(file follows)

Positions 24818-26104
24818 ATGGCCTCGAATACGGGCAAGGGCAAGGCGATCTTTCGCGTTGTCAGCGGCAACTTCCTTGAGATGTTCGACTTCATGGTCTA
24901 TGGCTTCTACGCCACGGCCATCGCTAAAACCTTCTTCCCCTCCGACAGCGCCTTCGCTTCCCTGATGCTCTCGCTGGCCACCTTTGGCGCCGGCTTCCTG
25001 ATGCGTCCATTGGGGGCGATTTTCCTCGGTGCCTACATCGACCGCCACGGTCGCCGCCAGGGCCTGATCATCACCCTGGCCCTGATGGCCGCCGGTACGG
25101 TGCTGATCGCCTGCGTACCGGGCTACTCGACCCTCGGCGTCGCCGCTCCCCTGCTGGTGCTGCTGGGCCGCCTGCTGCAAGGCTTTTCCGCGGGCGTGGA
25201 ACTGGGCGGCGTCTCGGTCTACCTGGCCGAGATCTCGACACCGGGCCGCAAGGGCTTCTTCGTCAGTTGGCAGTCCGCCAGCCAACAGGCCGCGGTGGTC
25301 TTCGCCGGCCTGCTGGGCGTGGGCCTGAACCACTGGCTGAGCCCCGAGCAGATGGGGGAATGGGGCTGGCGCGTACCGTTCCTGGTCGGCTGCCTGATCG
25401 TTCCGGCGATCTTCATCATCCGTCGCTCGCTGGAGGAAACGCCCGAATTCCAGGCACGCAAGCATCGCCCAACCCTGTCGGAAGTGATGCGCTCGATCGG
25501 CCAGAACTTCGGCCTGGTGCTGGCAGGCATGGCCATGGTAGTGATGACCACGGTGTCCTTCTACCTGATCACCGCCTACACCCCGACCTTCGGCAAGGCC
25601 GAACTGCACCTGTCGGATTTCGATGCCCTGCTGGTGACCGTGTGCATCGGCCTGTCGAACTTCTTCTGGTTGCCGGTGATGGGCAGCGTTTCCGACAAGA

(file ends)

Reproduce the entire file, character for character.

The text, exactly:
Positions 24818-26104
24818 ATGGCCTCGAATACGGGCAAGGGCAAGGCGATCTTTCGCGTTGTCAGCGGCAACTTCCTTGAGATGTTCGACTTCATGGTCTA
24901 TGGCTTCTACGCCACGGCCATCGCTAAAACCTTCTTCCCCTCCGACAGCGCCTTCGCTTCCCTGATGCTCTCGCTGGCCACCTTTGGCGCCGGCTTCCTG
25001 ATGCGTCCATTGGGGGCGATTTTCCTCGGTGCCTACATCGACCGCCACGGTCGCCGCCAGGGCCTGATCATCACCCTGGCCCTGATGGCCGCCGGTACGG
25101 TGCTGATCGCCTGCGTACCGGGCTACTCGACCCTCGGCGTCGCCGCTCCCCTGCTGGTGCTGCTGGGCCGCCTGCTGCAAGGCTTTTCCGCGGGCGTGGA
25201 ACTGGGCGGCGTCTCGGTCTACCTGGCCGAGATCTCGACACCGGGCCGCAAGGGCTTCTTCGTCAGTTGGCAGTCCGCCAGCCAACAGGCCGCGGTGGTC
25301 TTCGCCGGCCTGCTGGGCGTGGGCCTGAACCACTGGCTGAGCCCCGAGCAGATGGGGGAATGGGGCTGGCGCGTACCGTTCCTGGTCGGCTGCCTGATCG
25401 TTCCGGCGATCTTCATCATCCGTCGCTCGCTGGAGGAAACGCCCGAATTCCAGGCACGCAAGCATCGCCCAACCCTGTCGGAAGTGATGCGCTCGATCGG
25501 CCAGAACTTCGGCCTGGTGCTGGCAGGCATGGCCATGGTAGTGATGACCACGGTGTCCTTCTACCTGATCACCGCCTACACCCCGACCTTCGGCAAGGCC
25601 GAACTGCACCTGTCGGATTTCGATGCCCTGCTGGTGACCGTGTGCATCGGCCTGTCGAACTTCTTCTGGTTGCCGGTGATGGGCAGCGTTTCCGACAAGA